to find out more.
Car trouble in China
Electric car maker Tesla
has been sued in China for trade mark infringement. Zhan
Baosheng registered the rights to the Tesla name before the US
firm entered China. He is requesting Tesla shuts its showrooms,
service centres and supercharging facilities, stop all sales
activities and pay him $3.9 million in compensation, according
Review and Adjudication Board last year ruled in favour of
Tesla’s claim that Zhan’s trade mark
was invalid. Zhan applied for the trade mark in 2006 and was
granted it in 2009 for a 10-year period.
"Tesla is violating my rights every day by selling their
vehicles in China," Bloomberg quoted Zhan saying in an
interview on the day he filed the lawsuit. "I want them to say
Tesla – which made big news recently when it
it would not sue anyone who used its patents "in good
faith" – attempted to buy the trade mark from Zhan
in 2012 and again in 2013, according to the story.
TPP slowdown urged
The Electronic Frontier Foundation, the global Our Fair Deal
coalition, and a network of creators, innovators, start-ups,
educators, libraries, archives and users
have released two new open letters to negotiators of the
Trans-Pacific Partnership (TPP).
TPP, although characterised as a free trade agreement, is
actually far broader in its intended scope," explained EFF.
"Amongst many changes to which it could require the 12
negotiating countries to agree are a slate of increased rights
and privileges for copyright rights holders."
The letter writers said that with no official means of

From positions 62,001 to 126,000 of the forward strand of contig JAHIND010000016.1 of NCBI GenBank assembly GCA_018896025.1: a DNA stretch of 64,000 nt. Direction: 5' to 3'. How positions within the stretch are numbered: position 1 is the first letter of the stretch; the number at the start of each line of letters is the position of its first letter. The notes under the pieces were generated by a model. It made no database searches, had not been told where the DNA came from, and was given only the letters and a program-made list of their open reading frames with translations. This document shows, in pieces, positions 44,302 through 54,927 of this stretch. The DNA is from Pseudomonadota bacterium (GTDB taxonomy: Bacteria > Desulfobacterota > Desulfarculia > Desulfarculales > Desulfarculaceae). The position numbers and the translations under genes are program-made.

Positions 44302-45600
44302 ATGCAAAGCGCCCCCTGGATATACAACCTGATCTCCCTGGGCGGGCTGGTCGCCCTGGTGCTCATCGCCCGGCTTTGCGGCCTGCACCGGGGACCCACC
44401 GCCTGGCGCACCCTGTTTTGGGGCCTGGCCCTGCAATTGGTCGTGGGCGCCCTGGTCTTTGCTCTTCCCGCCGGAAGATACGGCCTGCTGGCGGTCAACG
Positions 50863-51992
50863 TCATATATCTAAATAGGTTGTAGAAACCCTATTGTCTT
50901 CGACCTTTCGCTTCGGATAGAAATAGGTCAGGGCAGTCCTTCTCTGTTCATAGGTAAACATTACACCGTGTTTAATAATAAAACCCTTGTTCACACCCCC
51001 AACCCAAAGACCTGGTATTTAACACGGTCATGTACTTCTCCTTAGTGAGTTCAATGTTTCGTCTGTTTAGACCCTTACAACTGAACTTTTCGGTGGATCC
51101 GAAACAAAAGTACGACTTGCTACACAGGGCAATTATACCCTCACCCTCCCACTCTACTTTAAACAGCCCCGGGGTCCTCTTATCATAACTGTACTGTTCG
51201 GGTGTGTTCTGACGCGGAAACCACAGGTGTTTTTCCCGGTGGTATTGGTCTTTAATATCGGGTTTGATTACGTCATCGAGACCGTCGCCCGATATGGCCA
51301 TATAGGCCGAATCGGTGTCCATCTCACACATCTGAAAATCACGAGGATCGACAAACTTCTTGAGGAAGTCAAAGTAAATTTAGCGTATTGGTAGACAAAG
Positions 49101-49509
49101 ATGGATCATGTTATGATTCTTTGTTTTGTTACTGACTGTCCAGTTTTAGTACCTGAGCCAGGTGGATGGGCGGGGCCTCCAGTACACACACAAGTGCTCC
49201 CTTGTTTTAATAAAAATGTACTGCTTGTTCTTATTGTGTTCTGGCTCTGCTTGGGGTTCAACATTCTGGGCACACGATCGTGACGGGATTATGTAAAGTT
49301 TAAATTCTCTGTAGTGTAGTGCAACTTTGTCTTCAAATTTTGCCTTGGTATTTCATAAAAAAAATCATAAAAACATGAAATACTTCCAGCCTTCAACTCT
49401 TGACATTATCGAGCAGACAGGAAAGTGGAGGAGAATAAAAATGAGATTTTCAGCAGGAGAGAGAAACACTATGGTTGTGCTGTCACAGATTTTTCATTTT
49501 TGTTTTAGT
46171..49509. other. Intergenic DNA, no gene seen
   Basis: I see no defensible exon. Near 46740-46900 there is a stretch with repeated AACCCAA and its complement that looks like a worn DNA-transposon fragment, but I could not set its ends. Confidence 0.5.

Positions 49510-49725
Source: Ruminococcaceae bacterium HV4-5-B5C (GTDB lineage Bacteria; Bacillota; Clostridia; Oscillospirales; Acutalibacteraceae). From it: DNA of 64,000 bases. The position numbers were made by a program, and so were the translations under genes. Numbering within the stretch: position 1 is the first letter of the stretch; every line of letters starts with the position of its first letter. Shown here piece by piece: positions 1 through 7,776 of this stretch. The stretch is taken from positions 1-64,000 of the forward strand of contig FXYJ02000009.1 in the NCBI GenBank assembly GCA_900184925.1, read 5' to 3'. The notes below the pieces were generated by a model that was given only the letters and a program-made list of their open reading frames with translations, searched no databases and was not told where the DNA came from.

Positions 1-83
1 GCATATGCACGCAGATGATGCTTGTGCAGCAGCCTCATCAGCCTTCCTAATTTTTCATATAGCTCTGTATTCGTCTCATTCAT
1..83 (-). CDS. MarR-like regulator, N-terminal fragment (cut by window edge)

participating in the negotiations, the global community of
users and innovators who will be affected by these proposed
changes have been limited to expressing their concerns through
open letters to their political representatives and to the
officials negotiating the agreement.
Each of the two open letters focuses on a separate element
of the heightened copyright regime that the TPP threatens to
Sixty-five signatories endorsed
an open letter protesting intermediary copyright
enforcement. EFF said countries around the Pacific Rim are
being pressured to agree to proposed text for the TPP that
would require them to adopt a facsimile of the DMCA to regulate
the take-down of material hosted online, upon the allegation of
copyright infringement by a claimed rights-holder. Industry
lobbyists are pushing for an even stricter regime, dubbed
"notice and stay down".
Thirty-five organizations have endorsed
a letter on copyright term extension. EFF said the 20-year
extension of the term of copyright protection in the US in 1998
confounded economists, and frustrated librarians, archivists
and consumers, who were consequently starved of new public
domain works until 2019. "Now the US intends to compound its
error by extending it to all of the other TPP negotiating
countries – or at least, those that haven't already
yielded to bilateral pressure to extend their copyright terms.
As the letter…explains, this would be a senseless
assault on the public domain and on those libraries, authors,
educators, users and others who depend upon it," said
Managing IP published the following stories this week,
available to subscribers and triallists:
Myanmar’s trade mark law
quivers on the horizon
strategies for fee motions after Octane
Dropbox, Google, Newegg and SAP reveal patent-licensing
TROL Act in House
seen as positive step
CJEU rules store
design can constitute a trade mark
Novak Druce adds
patent litigation partner in DC
Mira wins over
£200,000 in damages for design
open-source software – is it the end of proprietary
A guide to damages
calculations for trade mark infringement
rejects BP’s green colour mark
Gutierrez as IP head at Microsoft
South Sudan - Trade
Mark Rights and Practices
Latest trends in
Bolar exemption rules in Europe
From the blog:
The sweet smell of
success - or failure
Football World Cup